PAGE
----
The great thing about Christmas food (apart from eating it)? The sheer amount of festive options available, and the endless scope for creativity and reinvention of some of our favourite Christmas tastes. While so classic dishes are perfect just the way they are, many can always be updated with ingredients being added or removed, and fresh spins on dining menus can be introduced to suit food trends or dietary requirements.
Read on for tips on how to ace Christmas cooking this holiday period with some insider secrets from Singapore’s top chefs.
CÉ LA VI’s Chicken Roulade (their interpretation of the classic Christmas turkey)
- Butterfly the chicken (split into a thin layer) and tenderise with a “smashing” effect.
- Create an easy chestnut stuffing by combining cooked and chopped chestnuts, minced pork, herbs, and ricotta.
- Press in equal layers of the stuffing, additional sage, and meat.
- Roll it to perfection (this portion is highly technical, so use as much help from your elves as you can get) and sous-vide at 65 degrees Celsius for two hours.
- Give the roulade a nice sear on a pan to finish and it is ready to serve!
Crispy Porchetta By Chef Ammie Khoo, Rosemead
“My favourite Christmas dish is crispy porchetta and potatoes. When I visited France, I was inspired by how they sold roasted chicken from a rotisserie and piled potatoes at the bottom, soaking up all the drippings. I decided to try the same with porchetta. It soaks up the goodness and takes less time and effort, but packs in lots of flavour.
Starting two days before you want to eat it, scrub the pork belly skin with salt and a dash of vinegar. Rinse and pat dry the skin before pricking and scoring it. For the belly side of the porchetta, marinate with fennel seeds, chilli flakes, kosher salt, and black peppercorn.
For those who’d like to include a stuffing, save the trouble and buy some loose fennel sausage mix. roll up the stuffed porchetta and secure it with a butcher’s string. Tip: air dry the porchetta (for very crisp skin) in the fridge, bringing it out on the day of dining. Drizzle the skin with oil, season with salt, and roast it. Start at 150C for about two hours, until the internal temperature reaches 71C. Baste it every 30 mins with the drippings, then increase your oven temperature to 250C for another 20-30 mins, until your skin is golden crisp and blistered. Remove from the oven and allow it to rest for at least 30 minutes before slicing it up with a serrated knife.
If you want crispy potatoes with your porchetta (who wouldn’t?), boil some marble or fingerling potatoes when your porchetta is in the beginning stage of roasting. Drain the potatoes and smash them lightly. After the oven temperature has been increased to 250C, add potatoes to the porchetta pan and mix well with the drippings. Throw in some garlic cloves and rosemary, and it should be nice and golden once your porchetta is ready!”
Cranberry, Rose & Almond Shortbread, by Chef Joy Chiam, Co-Founder of Pâtisserie CLÉ
“Shortbread cookies are the easiest to master, especially for people who are starting out in baking and can be very fun with different cookie cutter shapes. For example, in my recipe, I’ve added dried cranberries, almonds and rose water. If you wish, you can also try your hand at adding other ingredients that are to your personal preference such as chocolate chips and other type of nuts. Or, if you are short on time, drop by Pâtisserie CLÉ to purchase these cookies ($25/tin) that also make great gifts for the season. Enjoy!”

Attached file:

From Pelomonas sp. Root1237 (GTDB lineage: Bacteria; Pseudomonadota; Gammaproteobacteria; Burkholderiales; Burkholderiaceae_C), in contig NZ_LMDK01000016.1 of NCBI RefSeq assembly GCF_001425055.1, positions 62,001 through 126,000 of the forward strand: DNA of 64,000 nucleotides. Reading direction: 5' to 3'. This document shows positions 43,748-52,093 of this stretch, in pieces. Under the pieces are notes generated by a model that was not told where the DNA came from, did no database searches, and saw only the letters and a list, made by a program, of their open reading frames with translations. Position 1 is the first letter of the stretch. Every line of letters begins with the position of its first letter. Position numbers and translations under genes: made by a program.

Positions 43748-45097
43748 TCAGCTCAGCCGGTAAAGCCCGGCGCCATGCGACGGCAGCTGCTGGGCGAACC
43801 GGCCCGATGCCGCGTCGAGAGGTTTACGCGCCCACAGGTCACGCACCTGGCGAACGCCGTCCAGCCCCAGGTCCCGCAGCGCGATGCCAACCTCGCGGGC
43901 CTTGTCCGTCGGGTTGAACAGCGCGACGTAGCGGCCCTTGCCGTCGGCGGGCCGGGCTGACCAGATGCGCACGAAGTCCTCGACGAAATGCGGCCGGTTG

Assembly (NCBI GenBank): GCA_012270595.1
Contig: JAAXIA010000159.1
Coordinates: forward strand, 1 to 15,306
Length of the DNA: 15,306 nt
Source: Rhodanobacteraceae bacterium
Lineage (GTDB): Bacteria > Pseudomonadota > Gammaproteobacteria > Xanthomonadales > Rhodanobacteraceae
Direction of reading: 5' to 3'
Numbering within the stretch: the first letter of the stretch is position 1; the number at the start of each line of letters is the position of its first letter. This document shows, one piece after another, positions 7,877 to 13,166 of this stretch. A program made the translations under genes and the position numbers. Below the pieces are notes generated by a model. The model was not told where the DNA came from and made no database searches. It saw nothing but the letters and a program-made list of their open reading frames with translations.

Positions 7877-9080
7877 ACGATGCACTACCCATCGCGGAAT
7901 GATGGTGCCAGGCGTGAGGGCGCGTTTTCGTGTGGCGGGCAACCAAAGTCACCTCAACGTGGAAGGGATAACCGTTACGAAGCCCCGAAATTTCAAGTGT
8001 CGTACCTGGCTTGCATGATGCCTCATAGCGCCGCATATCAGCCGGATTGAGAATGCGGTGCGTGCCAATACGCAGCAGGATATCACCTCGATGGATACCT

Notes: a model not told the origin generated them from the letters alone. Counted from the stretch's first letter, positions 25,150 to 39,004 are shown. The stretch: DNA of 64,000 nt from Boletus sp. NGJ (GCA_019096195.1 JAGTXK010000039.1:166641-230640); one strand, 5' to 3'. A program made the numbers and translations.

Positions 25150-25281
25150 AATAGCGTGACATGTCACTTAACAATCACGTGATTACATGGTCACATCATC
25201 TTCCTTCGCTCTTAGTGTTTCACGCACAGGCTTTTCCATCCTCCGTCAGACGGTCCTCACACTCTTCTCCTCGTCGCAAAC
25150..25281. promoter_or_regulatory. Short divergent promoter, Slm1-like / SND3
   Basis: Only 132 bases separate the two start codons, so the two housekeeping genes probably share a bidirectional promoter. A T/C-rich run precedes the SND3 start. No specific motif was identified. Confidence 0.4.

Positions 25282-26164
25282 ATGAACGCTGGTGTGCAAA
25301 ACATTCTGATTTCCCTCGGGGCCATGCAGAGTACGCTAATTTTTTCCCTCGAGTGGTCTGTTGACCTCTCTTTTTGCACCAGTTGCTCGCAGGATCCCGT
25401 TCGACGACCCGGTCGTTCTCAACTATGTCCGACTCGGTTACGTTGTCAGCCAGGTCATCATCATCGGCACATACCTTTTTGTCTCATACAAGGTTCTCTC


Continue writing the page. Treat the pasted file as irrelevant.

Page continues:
120 grams of Butter
50 grams of Icing Sugar
1 gram of Salt
1⁄2 teaspoon of Rose Water
130 grams of All Purpose/Plain Flour
20 grams of Dried Cranberries
20 grams of Slivered Almonds or Almond Nibs
1. In a bowl, cream the butter, icing sugar, and salt together with a handheld or stand
mixer (at medium high speed, for about 4 to 5 minutes) until all is combined. The mixture
should look light, fluffy, and paler in colour.
2. Add the rose water into the dough and mix until it is well combined.
3. Slowly add the flour in 3 parts, until it is well incorporated with the dough. Stop mixing
once all the flour is added to avoid overmixing.
4. Add dried cranberries and almonds into the dough and mix till combined.
5. With parchment paper or cling wrap, wrap the dough and leave it in the chiller to rest
for a minimum of 2 hours, or overnight, till the dough has hardened.
6. Remove the dough from the chiller and roll with a rolling pin to the desired thickness.
7. Cut the cookies into desired shapes with a cookie cutter. Once the dough is all cut out,
re-roll the remaining dough to further cut it.
8. Line baking tray with parchment paper and lay the cookies out.
9. Bake at 165oC for 10 to 15 minutes until the cookies turn golden brown.
10. Remove from oven and let the cookies cool completely, before enjoying.
ATLAS FRENCH 75, BY THE ATLAS TEAM
1 Dash Saline Solution
20ml Lemon Juice
15ml Simple Syrup
10ml Peach Liquor
40ml Colombo Gin (or any London Dry Gin)
30ml Champagne (to finish)
Glassware: Champagne Flute
Garnish: Candied Kumquat
- Build all ingredients (except champagne) into a shaking tin.
- Add ice and shake.
- Strain into a white wine glass or champagne flute.
- Top with 30ml champagne, and garnish with the candied kumquat.
10% Saline Solution (1:10): Dissolve 10g Table Salt in 100ml Filtered Water
Candied Kumquat (Garnish)
1 litre filtered water
1kg white caster sugar
Cut kumquat in halves and remove seeds
- Heat filtered water and white caster sugar in a large pot and dissolve fully.
- When sugar syrup is simmering, add halved kumquats and let it boil.
- Wait until kumquat turns transparent and is fully cooked.
Shelf life in refrigerator: 2-3 months